How To Prepare For an OSHA Investigation Part 2
No one wants to deal with an OSHA investigation. This stressful, intrusive procedure can interrupt work flow at your jobsite. While the chances of an OSHA inspector showing up at your door are relatively slim, you don’t want to take any chances. Being unprepared for an OSHA investigation is one of the worst non-actions you can not take for your business. OSHA fines can be hefty and the damage to your reputation can be substantial.
In the first part of our series on preparing for an OSHA investigation, we focussed on steps to take prior to an OSHA investigation that can ensure that the process runs smoothly. Now, we will go over the inspection process itself and what actions you need to take to control it and promote a positive outcome.
The OSHA investigation starts with an opening conference. It’s here that the OSHA inspector will provide information about the scope of the investigation. This is where you can set you own ground rules for the process. You may require the inspector to wear protective equipment. You may also set ground rules for specific areas that they may enter, including areas with government classification. It would be helpful to have an OSHA attorney represent you during this process.
Walk Around Inspection
The OSHA inspector will spend the bulk of his or her time on site walking around, taking notes, and talking to employees. Here’s a few tips to consider during this process:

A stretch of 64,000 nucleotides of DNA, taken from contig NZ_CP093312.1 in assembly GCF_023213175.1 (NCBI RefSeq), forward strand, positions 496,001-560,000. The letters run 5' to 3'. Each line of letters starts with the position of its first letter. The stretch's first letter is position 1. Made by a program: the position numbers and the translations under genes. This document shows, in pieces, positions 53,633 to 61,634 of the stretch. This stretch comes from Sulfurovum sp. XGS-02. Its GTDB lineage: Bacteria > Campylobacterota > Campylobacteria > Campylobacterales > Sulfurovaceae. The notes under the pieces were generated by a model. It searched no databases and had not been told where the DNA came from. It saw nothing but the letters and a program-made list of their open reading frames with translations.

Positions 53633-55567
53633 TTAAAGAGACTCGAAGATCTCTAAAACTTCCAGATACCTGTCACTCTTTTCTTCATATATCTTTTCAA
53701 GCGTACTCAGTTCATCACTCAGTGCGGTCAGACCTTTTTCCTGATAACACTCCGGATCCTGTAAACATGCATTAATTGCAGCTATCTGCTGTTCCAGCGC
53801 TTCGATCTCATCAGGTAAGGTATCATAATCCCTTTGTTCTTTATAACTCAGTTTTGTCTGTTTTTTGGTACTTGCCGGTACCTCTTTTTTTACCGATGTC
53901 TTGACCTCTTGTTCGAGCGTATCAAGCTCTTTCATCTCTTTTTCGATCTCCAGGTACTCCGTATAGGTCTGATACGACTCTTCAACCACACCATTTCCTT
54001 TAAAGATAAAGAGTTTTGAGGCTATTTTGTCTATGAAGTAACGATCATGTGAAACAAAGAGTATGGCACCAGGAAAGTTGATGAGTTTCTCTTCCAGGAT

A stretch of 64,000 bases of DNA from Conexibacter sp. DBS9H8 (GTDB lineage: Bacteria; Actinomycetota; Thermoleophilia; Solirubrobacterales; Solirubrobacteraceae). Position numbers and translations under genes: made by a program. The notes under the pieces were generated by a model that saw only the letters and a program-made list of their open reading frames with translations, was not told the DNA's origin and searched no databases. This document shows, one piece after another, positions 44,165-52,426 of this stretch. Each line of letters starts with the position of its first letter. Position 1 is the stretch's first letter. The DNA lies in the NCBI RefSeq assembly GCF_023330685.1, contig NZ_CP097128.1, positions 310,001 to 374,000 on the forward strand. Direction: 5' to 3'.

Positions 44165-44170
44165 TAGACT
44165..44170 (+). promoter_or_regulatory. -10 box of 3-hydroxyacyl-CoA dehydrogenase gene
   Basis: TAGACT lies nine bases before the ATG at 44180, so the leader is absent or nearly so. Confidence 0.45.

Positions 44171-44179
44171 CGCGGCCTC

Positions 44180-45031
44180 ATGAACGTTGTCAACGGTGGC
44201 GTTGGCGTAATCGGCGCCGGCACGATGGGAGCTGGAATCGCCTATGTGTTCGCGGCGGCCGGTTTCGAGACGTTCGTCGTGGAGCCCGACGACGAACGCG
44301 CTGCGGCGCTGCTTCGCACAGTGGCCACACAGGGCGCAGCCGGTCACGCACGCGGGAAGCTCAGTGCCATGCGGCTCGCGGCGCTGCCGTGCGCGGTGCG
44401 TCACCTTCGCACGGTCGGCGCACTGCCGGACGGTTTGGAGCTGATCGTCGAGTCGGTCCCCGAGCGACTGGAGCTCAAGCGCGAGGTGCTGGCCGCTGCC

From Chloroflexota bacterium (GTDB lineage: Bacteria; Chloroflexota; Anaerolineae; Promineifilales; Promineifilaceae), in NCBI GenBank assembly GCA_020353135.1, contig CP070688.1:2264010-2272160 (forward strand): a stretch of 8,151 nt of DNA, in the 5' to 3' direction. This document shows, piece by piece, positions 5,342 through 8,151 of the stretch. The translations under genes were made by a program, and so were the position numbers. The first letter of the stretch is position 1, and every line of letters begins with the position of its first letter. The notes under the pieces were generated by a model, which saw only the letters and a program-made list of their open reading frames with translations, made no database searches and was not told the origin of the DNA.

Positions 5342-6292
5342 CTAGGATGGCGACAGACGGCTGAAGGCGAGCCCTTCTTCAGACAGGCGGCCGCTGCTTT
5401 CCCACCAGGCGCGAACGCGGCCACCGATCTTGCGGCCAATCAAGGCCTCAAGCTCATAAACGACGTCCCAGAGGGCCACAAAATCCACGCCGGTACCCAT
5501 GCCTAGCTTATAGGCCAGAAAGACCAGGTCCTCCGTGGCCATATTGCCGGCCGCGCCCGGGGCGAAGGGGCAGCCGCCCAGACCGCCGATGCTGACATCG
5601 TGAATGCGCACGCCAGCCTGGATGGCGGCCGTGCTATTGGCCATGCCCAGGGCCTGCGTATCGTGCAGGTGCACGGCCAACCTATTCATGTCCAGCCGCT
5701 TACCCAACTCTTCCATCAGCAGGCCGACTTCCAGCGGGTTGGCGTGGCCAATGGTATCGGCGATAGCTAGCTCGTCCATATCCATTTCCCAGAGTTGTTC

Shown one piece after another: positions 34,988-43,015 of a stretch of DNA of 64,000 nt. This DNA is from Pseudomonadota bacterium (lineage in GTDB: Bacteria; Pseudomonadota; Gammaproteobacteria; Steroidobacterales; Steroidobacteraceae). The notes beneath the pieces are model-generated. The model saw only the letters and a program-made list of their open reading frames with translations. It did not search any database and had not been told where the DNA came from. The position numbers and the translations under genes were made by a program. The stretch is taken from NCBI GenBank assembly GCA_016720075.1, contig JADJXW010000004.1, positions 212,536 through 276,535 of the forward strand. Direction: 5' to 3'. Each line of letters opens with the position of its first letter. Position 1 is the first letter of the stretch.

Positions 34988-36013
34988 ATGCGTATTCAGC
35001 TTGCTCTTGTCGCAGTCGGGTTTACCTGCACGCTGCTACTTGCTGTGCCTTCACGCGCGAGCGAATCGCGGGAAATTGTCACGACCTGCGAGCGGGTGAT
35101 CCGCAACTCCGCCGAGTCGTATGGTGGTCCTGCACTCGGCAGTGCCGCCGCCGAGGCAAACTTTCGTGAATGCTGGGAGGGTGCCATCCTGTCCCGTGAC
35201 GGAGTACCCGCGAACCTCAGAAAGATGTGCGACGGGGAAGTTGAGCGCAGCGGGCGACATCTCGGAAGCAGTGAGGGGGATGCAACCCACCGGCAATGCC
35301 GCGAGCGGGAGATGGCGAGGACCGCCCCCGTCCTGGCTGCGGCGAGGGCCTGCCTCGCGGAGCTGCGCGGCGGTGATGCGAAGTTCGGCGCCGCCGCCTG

- Always have a company official or an OSHA defense attorney accompany the inspector.
- Be courteous. It sounds obviously, but OSHA inspections can be tense. Remember, you can kill more flies with honey than vinegar.
- You have the right to limit conversations with employees to a set time so as not to disrupt work flow.
- Be sure to take notes and pictures of the items that the inspector is taking notes and pictures of.
It’s important to note that employees have a right to deny an interview request or request to have a representative present.
Request for Documents
OSHA inspectors will often ask for information including safety data and training information. It’s important to ask the inspector to make these requests via email so that you have a record of the request. Prior to inspection, organization is vital. Make sure that all documents are easy to access. This sets a good tone for the investigation and may make it go more smoothly.